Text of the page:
I’VE been sent north to Holyrood to work at the heart of the SNP war machine as a Boris Johnson sleeper. My mission? To provide intelligence on Sturgeon’s independence plans. But who is the mysterious “H”, the Scottish cabinet secretary who is to be my handler? And where do the Brothers Grim – Smyth and McDonald – fit in after they gate-crashed my farewell do at Masopust’s?


IT’S my first day at the Scottish Government’s Department of Sustainability and I arrive all eager-beaver and tally-ho. I’ve put on my green linen Bettega & Scirea sports jacket that I purchased from Bearzot’s in Jermyn Street for Carrie’s gender-reveal party earlier this year. “What if it’s, um, one of those, um, ah, transgender babies that lots of people seem to be having these days,” asked Boris before he was hurriedly ushered away.

I chose a lovely kilt in the rather fetching Gunn tartan to go with it. It’s the first time I’ve ever worn this famous Scottish working apparel and, if I do say so myself, I cut rather a dash. I’m very much looking forward to seeing what colour combinations my new colleagues have chosen on theirs. Perhaps we might even mix and match. Curiously, on my way in to the office, I only see two other people wearing kilts. Perhaps people keep them at work to change into. That’ll be why.


I FEEL rather a fool. No one else is wearing a kilt and everyone keeps telling me that it’s a lovely day for a wedding. I rather suspect that McAllister, the Scottish barman at The Merry Ploughman on Oxford Street, was setting me up when I asked him about the dress code in Scotland.

No matter; my new colleagues all seem quite polite, though there’s not much chit-chat and no one seems to smile much. And when I ask them about the best restaurants for luncheon they indicate that taking a break is somewhat frowned upon. Sue, my line manager, sips Diet Coke all day while nibbling on an alfalfa crepe. My new office is housed in a Government Building called St Andrew’s House. I’m told it used to be a prison in a happier incarnation.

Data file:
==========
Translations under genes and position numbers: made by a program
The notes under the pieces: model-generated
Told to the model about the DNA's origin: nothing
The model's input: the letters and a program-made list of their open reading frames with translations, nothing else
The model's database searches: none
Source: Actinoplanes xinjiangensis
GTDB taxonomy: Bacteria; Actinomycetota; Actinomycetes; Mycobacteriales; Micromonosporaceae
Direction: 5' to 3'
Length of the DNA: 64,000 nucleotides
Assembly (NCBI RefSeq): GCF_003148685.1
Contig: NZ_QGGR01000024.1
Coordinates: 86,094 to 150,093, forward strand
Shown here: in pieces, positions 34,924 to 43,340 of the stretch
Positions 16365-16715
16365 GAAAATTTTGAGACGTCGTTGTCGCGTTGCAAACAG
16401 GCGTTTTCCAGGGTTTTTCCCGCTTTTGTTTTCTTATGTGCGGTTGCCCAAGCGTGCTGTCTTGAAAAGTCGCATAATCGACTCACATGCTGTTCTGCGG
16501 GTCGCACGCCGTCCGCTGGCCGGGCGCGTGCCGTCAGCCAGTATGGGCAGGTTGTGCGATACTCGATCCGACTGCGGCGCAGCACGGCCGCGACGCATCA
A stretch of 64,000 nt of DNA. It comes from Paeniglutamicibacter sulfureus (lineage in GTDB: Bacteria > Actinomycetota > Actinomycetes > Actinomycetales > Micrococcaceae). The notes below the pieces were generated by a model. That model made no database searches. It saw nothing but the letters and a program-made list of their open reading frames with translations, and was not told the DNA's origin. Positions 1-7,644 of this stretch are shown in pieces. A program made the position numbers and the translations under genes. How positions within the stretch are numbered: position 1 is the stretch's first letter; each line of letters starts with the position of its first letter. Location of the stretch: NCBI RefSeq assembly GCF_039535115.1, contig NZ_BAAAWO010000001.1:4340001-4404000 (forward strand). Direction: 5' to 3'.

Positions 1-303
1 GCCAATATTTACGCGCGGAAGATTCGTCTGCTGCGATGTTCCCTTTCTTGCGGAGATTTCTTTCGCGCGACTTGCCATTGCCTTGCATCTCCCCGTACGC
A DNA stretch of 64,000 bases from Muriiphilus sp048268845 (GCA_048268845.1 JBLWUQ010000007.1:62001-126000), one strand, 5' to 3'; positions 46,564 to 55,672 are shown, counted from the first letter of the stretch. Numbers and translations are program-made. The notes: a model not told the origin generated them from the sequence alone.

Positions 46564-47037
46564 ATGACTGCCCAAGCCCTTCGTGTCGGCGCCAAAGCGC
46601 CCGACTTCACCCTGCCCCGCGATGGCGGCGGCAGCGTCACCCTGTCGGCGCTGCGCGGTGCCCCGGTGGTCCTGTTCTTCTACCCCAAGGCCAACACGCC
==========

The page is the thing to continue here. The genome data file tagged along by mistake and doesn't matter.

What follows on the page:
A NOTE is shoved under my door in my townhouse flat in Leith early that morning. It’s my first contact from “H” and my heart beats a little faster. At last I’m to meet the legendary master-spy operating at the heart of the Scottish Government. I’m to meet him at 9pm that night in the lowest level of the underground car park at New Street beside Waverley Station.

“Stand beside the pillar between the two parking bays at the westernmost corner. Don’t look for me. I’ll find you.”

For the first time I feel that the struggle to save the Union just became real and that I’m about to play a significant part in it.

It’s with a tear in my eye that I salute the little photograph of Her Majesty on my bedside table.

“This is all for you, ma’am,” I tell her.


THE meeting with H is a very rum affair. There I was standing beside the designated pillar when suddenly there was a vestigial presence beside me. I couldn’t make out any of his facial features as he stood in the shadows.

“It’s best you don’t see me,” he said. “That way you won’t be able to divulge my identity if Peter Murrell’s interrogators ever get to work on you.”

He issued me with instructions on how we would proceed. “Get your notebook out. I’ll place a small 5x1 Classified ad on page five of The Scotsman with a fictitious telephone number. When read backwards it will give the time and date of our meeting. Very few people read the Scotsman these days but there’s one newsagent on Leith Walk that still sells it. And one more thing: just follow the money.” And with that he was gone as silently as he’d arrived.

Whatever could he mean?


I’M getting to know my colleagues a little more. All very pleasant and not remotely like the haggis-munching hobbledehoys I’d been led to expect.

Then Peter Murrell suddenly appeared and I swear the ceiling lights momentarily flickered and one of the lilies in the vase by the window wilted a little. He made straight for me and I felt he could see into the very depths of my soul.

“Welcome to our little department,” he said and we touched elbows. As we exchanged pleasantries about the Covid death rates he suddenly said: “I see you did Humanities under Professor Davidson at Oxford. His pet Collie, Algernon, is a splendid little fellow.”

“I’m sure the pooch’s name was Roger,” I say.